For any American watching television, standing in line at the grocery store, or even following political campaigns, the presence of celebrity is ubiquitous. What many people may not think about is whether or not, and how, these public figures are affected by and affect the broader social world. Are celebrities merely vapid images to be consumed for entertainment? Do they have appeal because we identify with them? Or is it because we are captivated by the “exotic” world they inhabit? Are they “really” who they appear to be in the various forms through which we apprehend them? Do celebrities function beyond their images and offer us stories that might play a role in confronting structures of racial or gender inequality? Could they provide a common ground upon which strangers might recognize shared interests and values? These are among the questions scholars examining today’s celebrity culture seek to address, along with more particular theoretical and substantive concerns.
An underlying argument of Andrews and Jackson’s Sport Stars: The Cultural Politics of Sporting Celebrity is that as a vehicle for social change, celebrity—at least sports celebrity—appears to be a non-starter. The anthology addresses the ways in which the current cult of the athlete celebrity relates to such macro structures as consumer capitalism, while simultaneously influencing how individuals interpret the social world and live their lives. Garry Whannel’s Media Sport Stars: Masculinities and Moralities takes us more deeply into the complex relationships between athletes and questions of identity, consumerism, morality, and mass media, situating these within multiple theoretical frameworks, illustrating how they play out in a series of case studies, and then linking celebrity with postmodernity and morality.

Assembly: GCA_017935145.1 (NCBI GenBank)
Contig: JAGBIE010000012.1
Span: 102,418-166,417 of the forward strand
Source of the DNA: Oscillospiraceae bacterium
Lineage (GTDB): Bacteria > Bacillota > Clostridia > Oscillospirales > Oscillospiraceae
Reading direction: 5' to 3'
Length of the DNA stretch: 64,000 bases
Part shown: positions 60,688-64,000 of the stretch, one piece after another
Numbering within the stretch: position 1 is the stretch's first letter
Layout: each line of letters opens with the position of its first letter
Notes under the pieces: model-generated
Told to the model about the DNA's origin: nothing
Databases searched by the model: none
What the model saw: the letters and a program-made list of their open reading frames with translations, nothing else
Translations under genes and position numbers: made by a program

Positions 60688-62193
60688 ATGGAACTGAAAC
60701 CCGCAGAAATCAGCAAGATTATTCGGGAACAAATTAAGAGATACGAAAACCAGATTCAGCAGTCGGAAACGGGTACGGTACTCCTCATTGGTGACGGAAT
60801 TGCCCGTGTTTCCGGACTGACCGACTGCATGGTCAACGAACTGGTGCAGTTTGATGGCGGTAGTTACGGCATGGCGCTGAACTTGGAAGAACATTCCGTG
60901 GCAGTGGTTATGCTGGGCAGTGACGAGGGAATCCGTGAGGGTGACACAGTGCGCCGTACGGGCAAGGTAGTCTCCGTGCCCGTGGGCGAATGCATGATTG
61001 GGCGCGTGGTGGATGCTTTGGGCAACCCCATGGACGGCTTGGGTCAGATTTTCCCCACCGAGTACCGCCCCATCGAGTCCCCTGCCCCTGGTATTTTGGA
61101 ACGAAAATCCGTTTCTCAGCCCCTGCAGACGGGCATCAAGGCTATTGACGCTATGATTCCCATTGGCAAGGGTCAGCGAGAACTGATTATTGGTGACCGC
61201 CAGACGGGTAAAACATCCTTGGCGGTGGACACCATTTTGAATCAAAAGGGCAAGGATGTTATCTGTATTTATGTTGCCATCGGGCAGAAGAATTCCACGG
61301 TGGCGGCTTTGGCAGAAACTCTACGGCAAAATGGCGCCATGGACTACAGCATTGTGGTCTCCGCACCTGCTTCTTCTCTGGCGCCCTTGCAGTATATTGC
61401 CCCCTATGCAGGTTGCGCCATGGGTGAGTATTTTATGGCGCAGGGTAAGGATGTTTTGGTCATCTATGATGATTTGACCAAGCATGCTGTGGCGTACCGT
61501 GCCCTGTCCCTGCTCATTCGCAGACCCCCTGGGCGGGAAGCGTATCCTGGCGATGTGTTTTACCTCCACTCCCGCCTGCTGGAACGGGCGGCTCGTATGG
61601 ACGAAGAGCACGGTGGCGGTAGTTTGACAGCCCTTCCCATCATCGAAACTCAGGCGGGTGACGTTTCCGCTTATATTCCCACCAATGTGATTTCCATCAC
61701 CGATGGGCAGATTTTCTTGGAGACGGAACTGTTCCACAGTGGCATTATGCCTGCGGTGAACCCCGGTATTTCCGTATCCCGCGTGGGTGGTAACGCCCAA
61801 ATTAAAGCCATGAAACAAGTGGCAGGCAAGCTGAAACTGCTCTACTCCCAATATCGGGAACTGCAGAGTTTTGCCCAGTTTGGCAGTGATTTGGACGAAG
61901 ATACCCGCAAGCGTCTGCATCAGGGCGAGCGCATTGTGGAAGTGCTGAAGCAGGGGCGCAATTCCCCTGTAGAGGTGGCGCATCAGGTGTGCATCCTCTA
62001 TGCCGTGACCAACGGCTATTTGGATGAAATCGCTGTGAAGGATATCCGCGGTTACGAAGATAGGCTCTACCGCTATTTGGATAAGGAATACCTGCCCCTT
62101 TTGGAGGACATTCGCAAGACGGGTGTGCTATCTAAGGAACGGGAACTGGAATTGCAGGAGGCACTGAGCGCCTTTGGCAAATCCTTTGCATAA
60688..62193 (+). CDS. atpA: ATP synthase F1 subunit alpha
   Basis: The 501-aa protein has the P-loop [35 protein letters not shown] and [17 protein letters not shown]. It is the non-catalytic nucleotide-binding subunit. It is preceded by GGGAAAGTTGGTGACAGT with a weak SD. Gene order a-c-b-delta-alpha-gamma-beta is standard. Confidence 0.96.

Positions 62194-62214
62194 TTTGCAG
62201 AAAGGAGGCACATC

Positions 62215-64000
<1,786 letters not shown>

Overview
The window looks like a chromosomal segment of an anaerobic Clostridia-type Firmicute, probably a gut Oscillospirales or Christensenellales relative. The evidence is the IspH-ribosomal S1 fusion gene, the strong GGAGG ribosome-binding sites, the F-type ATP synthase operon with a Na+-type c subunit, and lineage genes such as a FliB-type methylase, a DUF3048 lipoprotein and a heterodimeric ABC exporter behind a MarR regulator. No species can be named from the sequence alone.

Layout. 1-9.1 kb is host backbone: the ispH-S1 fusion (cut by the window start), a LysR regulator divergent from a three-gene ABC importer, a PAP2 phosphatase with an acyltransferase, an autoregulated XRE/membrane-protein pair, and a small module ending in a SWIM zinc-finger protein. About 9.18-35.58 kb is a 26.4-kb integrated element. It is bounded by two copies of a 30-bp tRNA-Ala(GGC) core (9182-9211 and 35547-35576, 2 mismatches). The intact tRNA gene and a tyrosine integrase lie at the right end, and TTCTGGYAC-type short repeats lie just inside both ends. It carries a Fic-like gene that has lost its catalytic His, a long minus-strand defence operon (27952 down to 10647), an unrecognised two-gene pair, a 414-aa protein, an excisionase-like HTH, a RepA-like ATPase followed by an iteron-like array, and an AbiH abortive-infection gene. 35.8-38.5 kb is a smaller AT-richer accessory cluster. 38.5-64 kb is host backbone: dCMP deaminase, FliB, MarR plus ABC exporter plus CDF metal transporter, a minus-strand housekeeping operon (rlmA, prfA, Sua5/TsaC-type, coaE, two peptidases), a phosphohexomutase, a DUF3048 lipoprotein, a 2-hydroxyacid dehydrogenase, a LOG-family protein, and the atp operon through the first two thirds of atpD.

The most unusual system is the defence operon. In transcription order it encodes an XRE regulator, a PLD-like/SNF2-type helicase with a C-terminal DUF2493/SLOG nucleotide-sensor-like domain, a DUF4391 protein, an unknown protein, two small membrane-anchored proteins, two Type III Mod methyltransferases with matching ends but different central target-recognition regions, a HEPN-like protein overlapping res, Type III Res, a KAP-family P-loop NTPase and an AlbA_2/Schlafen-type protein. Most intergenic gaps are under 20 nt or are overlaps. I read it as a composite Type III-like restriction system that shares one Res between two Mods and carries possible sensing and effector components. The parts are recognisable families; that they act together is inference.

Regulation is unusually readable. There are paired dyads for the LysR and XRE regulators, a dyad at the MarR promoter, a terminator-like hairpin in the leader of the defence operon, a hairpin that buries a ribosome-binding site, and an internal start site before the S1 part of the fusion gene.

In their clear and well-thought-out introduction, the editors of Sport Stars give us a strong indication of where they come down on these matters. They link celebrity culture most unambiguously with television culture and consumer capitalism: “Within this context, diverse arenas such as politics, religion, commerce, the judiciary, sport, and virtually all other forms of entertainment, have cultivated their own celebrity economies. As a consequence, social institutions, practices, and issues are principally represented to, and understood within, the popular imagination through the actions of celebrated individuals” (4).
In other words, celebrity culture is both constituted by and constitutive of the social world of consumer capitalism. This can be seen most clearly by thinking about celebrities as products—images presented by agents, teams, media—and as process—the actual making, remaking, and marketing of the celebrities.